Tuesday 5 November 2013


Great Cormorant is common, really common. The population has been growing at an amazing rate while I've been living in Kansai and they've made enemies of trout fisherman, they're killing trees on Biwako islands and are taking over formerly rich mixed heronries. Adults used to disappear from around Kyoto during the breeding season leaving immatures on the rivers but now they are breeding close enough to be met with in any season.

There are always loafing immatures at the flood water control gates at Yodo, opposite the race track.

                     A young adult that hasn't yet developed a full head of white filoplumes.

Probably a youngish adult white far less white about the head than many.

They are very common in Osaka and I always keep an eye out for Temminck's, so far without success but the bird below had my heart racing for a few minutes wondering if I'd found a Double-crested! Though even brown immatures usually have white face patches, I have seen adults with very subdued white during moult or due to soiling but this bird looked exceptional. It seemed the yellow gullar skin was more extensive and the plumage much greener than other Greats but before it flew off into Osaka Bay it showed a clear feather spike on the underside of the bill so it was back to gulling again.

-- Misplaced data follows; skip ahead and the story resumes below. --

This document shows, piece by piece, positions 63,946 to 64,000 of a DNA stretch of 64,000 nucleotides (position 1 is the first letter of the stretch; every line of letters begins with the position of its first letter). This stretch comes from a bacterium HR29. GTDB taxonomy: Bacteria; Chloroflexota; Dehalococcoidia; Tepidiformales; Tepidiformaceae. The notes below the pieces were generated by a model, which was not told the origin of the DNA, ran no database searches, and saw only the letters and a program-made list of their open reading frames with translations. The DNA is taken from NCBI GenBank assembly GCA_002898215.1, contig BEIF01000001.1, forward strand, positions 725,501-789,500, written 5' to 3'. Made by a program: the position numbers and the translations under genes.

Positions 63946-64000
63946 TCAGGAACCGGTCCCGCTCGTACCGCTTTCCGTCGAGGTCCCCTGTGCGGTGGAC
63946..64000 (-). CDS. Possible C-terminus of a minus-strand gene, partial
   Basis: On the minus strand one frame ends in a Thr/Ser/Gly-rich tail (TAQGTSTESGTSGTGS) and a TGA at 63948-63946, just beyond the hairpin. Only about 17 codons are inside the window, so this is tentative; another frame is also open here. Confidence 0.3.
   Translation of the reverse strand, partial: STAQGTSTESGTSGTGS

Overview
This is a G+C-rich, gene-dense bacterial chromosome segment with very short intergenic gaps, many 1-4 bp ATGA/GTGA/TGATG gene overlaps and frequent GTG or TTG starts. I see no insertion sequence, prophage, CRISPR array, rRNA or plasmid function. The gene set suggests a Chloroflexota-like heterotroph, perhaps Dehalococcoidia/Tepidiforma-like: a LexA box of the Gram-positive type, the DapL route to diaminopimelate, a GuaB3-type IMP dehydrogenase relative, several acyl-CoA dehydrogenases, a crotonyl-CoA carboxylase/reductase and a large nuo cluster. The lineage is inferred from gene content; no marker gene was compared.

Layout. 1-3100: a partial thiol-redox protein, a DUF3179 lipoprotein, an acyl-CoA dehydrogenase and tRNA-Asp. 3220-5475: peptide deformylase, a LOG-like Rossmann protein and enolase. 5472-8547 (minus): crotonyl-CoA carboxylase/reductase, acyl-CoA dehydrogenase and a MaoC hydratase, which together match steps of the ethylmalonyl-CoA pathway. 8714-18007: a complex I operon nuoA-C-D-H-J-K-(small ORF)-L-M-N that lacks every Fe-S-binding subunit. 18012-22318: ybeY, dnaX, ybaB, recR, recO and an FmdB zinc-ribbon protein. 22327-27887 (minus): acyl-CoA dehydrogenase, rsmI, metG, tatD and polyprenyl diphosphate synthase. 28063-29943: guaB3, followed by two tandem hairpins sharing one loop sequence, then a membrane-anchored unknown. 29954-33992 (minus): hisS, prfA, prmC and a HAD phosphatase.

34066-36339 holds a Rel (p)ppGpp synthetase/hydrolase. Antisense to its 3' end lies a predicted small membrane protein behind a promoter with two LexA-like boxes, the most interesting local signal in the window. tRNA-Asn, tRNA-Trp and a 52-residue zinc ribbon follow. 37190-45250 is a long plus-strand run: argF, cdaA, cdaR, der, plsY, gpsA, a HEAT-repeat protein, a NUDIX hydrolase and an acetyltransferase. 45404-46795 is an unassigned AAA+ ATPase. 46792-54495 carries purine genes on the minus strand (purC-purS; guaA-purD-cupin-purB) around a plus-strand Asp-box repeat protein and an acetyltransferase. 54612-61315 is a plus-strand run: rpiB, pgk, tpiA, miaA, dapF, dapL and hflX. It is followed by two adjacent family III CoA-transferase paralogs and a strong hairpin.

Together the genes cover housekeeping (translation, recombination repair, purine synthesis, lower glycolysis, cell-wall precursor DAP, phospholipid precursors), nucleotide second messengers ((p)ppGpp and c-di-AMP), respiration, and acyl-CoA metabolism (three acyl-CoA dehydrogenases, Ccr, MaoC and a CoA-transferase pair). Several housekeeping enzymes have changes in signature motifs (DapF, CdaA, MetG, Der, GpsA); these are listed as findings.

Though I've never seen Temminck's in Osaka, they can be found off more open coasts from autumn through winter, especially on the Japan Sea side of the country.

One of many on Tsushima in early May, this clinging to an off-shore stack in the teeth of a gale.

Immature Temminck's in Ishikawa, May 2014.

Immatures with a Pelagic in Hokkaido.

Pelagic is a very uncommon winter visitor which can sometimes be seen off Wakayama or on the Japan Sea coast.

Pelagic Cormorants on icy cliffs in south east Hokkaido in winter.

Red-faced is rare anywhere in Japan and I've never heard of any in Kansai. I've always been unlucky with weather in Hokkaido in summer, fog, rain, drizzle you name it. The shots below were taken on the Nemuro Peninsula, Hokkaido in winter. Birds were fairly easy to find on the sea but they didn't come onto the cliffs until the light was going.

Red-faced on the left and Pelagic on the right, the light was already fading before this bird came in from the sea so decent digiscoped images were already out of the question.

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